Her own doctor would later exclaim, “Ah! If you only knew what this young nun was suffering!” Yet, she did not complain. She merely would remark that she did not think that such suffering was possible. At the end of her life, she said, “I have reached the point of not being able to suffer any more, because all suffering is sweet to me.” Her dying words: “My God, I love you!”
This mature, wise, and holy young woman died at the age of 24.
The Legacy of St. Therese
Devoted to the Holy Eucharist, she was enraptured in doing little things with great love, hidden from the view of the world and of others. In declaring her a Doctor of the Church, St. John Paul II writes this,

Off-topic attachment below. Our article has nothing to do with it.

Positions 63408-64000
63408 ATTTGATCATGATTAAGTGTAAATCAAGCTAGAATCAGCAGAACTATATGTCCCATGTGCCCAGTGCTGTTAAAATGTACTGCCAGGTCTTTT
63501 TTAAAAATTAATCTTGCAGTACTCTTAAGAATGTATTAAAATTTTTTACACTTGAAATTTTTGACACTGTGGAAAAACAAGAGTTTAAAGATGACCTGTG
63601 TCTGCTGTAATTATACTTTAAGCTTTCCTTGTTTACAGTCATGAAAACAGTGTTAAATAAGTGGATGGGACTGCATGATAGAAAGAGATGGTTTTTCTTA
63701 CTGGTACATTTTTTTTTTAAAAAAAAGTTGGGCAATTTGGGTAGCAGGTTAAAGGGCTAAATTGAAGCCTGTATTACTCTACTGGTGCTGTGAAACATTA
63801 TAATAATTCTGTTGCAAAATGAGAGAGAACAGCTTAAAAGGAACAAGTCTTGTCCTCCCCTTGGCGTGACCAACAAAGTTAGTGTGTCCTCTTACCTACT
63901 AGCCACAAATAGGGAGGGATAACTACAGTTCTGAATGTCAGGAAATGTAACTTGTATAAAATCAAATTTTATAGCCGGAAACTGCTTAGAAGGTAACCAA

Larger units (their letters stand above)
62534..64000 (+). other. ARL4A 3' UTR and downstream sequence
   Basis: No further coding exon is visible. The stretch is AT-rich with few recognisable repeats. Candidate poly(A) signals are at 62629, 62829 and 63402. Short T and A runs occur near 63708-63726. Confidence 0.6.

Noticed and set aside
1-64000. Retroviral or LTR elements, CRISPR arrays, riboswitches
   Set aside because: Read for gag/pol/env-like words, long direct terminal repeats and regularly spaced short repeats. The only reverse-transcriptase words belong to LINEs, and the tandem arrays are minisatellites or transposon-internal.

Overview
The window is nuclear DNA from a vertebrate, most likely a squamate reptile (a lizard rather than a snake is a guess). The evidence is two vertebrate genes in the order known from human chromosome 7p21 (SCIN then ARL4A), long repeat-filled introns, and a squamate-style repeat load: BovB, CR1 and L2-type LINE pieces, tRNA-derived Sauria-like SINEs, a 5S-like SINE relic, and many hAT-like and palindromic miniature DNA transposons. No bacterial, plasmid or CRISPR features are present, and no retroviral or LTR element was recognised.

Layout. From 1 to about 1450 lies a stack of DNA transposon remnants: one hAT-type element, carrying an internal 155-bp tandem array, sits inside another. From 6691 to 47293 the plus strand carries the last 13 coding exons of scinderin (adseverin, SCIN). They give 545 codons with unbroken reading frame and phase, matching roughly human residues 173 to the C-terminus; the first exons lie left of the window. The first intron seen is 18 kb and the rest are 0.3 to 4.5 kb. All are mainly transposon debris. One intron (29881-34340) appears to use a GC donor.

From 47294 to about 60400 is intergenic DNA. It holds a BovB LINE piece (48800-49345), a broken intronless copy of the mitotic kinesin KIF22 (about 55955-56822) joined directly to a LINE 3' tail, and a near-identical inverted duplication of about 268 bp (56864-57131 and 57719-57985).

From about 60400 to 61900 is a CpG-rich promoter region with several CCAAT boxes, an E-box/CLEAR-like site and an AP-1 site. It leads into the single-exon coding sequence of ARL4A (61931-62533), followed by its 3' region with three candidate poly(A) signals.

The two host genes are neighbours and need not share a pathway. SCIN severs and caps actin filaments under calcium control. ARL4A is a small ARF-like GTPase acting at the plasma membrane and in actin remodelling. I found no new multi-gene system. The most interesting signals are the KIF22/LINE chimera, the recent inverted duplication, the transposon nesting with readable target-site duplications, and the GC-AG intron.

“Thérèse of the Child Jesus is not only the youngest Doctor of the Church, but is also the closest to us in time, as if to emphasize the continuity with which the Spirit of the Lord sends his messengers to the Church, men and women as teachers and witnesses to the faith. In fact, whatever changes can be noted in the course of history and despite the repercussions they usually have on the life and thought of individuals in every age, we must never lose sight of the continuity which links the Doctors of the Church to each other: in every historical context they remain witnesses to the unchanging Gospel and, with the light and strength that come from the Holy Spirit, they become its messengers, returning to proclaim it in its purity to their contemporaries. Thérèse is a Teacher for our time, which thirsts for living and essential words, for heroic and credible acts of witness. For this reason she is also loved and accepted by brothers and sisters of other Christian communities and even by non-Christians.”